Pocket House, London
Pocket House is an award-winning family house, distinguished by its character, the quality of its detailing – much of it in timber – and by the skill with which the architect has made use of a dauntingly restricted site. It is the first building completed by Tikari Works, a young practice established in 2014 by Nicola and Ty Tikari, and it is also their family home. They were not only client and architect but also acted as main contractor, directly employing a team of craftsmen and subcontractors for the building works.
The site itself, in a residential street in London, was only 80 square metres in plan and was additionally limited by planning restrictions, existing building lines and by a need to maintain a neighbour’s privacy, resulting in a ground footprint of only 35 square metres. To avoid overlooking neighbours at the rear and sides, all windows had to face west towards the street.
The challenge for the architects was to create a house which would not feel compromised by these limitations. The solution was to locate part of the house below ground in a basement, with a large courtyard cut into the corner of the basement plan to bring natural light into the lower rooms.
The ground and first floors of the house step back from the street to align with neighbouring building lines and at the rear the first floor is also set back to limit impact to adjoining gardens. To make most effective use of this arrangement, the more private spaces – two bedrooms and bathroom – are placed below ground and orientated around the sunken courtyard. A timber ‘pod’ placed in the darkest corner of this floor contains a family bathroom. The thick 'poche’ walls of the pod create spaces for desks and storage.
The kitchen and dining areas are at ground level and are separated from the entrance sequence to the house by another timber ‘pod’ which contains a WC, coat cupboard and kitchen storage. A timber staircase at the rear of the house connects the floors and leads to an open plan living space on the first floor.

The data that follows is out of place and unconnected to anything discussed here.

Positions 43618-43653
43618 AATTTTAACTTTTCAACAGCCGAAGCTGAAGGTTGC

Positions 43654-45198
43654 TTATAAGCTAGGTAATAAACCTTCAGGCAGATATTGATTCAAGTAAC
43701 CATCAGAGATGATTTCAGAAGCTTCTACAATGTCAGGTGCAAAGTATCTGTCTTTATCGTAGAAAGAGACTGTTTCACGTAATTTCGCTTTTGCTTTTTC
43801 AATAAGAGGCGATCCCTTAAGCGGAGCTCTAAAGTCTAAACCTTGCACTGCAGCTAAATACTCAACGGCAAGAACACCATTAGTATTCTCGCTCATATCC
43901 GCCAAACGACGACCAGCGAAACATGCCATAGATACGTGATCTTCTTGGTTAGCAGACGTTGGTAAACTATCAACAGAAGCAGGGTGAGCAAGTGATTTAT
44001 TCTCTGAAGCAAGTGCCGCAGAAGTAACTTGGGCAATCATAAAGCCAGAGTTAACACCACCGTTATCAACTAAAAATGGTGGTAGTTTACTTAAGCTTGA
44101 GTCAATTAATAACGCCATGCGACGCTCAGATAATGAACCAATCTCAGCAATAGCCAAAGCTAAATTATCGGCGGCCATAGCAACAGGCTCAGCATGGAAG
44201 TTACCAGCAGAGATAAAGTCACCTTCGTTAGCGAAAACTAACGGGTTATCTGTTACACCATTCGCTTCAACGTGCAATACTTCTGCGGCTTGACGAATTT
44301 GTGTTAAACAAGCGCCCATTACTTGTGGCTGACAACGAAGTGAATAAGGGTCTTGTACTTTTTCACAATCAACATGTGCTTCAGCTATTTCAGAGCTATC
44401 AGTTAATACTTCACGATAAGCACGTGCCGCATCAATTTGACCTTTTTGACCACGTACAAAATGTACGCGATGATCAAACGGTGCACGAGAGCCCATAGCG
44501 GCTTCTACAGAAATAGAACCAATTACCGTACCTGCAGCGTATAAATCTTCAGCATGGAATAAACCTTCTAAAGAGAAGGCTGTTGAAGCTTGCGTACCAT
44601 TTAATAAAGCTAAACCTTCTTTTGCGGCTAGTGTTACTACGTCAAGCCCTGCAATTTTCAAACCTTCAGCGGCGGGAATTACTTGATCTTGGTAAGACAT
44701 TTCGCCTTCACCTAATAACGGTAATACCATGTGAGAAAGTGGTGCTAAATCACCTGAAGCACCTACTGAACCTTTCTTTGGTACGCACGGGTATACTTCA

The unique character and quality of the house is imparted by the use of timber, both externally and internally. Facing the street, the main elevation is clad with a screen of vertical cedar slats. Internal surfaces are lined with spruce plywood panels, conveying a warm and hand crafted feel.
The external timber cladding and screen
On the main elevation a screen of vertical western red cedar slats extends from basement to roof, harmonising the façade into a sculptural ‘whole’. It makes reference to local timber garages and garden sheds, helping to contextualise the building.
The screen acts as external cladding to solid walls and also covers parts of the floor to ceiling glazing on the ground and first floor, where it helps to mitigate the conflicting requirements of daylight versus privacy as well as keeping the western sun at bay.
As a screen to the glazing, the vertical slats of 32 x 38mm western red cedar are screwed 30mm apart with stainless steel screws to a sub-frame of horizontal and diagonal bracing of 45 x 45mm cedar battens, sloped at the top to throw off rainwater.
In front of the solid walls, the vertical cedar slats act as a rainscreen and are lined with vertical 18mm cedar boards with open joints, on a horizontal sub-frame fixed back to sarking board which in turn is fixed to the timber stud wall. Similar vertical cedar slats are used in a simplified form as balustrading to the basement and to the entrance walkway.
The slats are finished with a white Osmo Natural Oil Woodstain.
The rear and side walls of the house are of insulated brickwork, fair-faced on the inside, and the ground floor is a cast in-situ concrete slab.
The internal use of timber
Of the inside, the architect explains: ‘To enhance the sense of space, perspectives are carefully curated as you move through the house, focusing views into other rooms or outside to planted areas. Oversized doors and folding walls further play with your expectations and sense of space, offering a more generous experience. Punched windows are rejected in favour of full height glazing, creating an arrangement of solid and void which helps create a unity between the limited outdoor space and internal spaces.’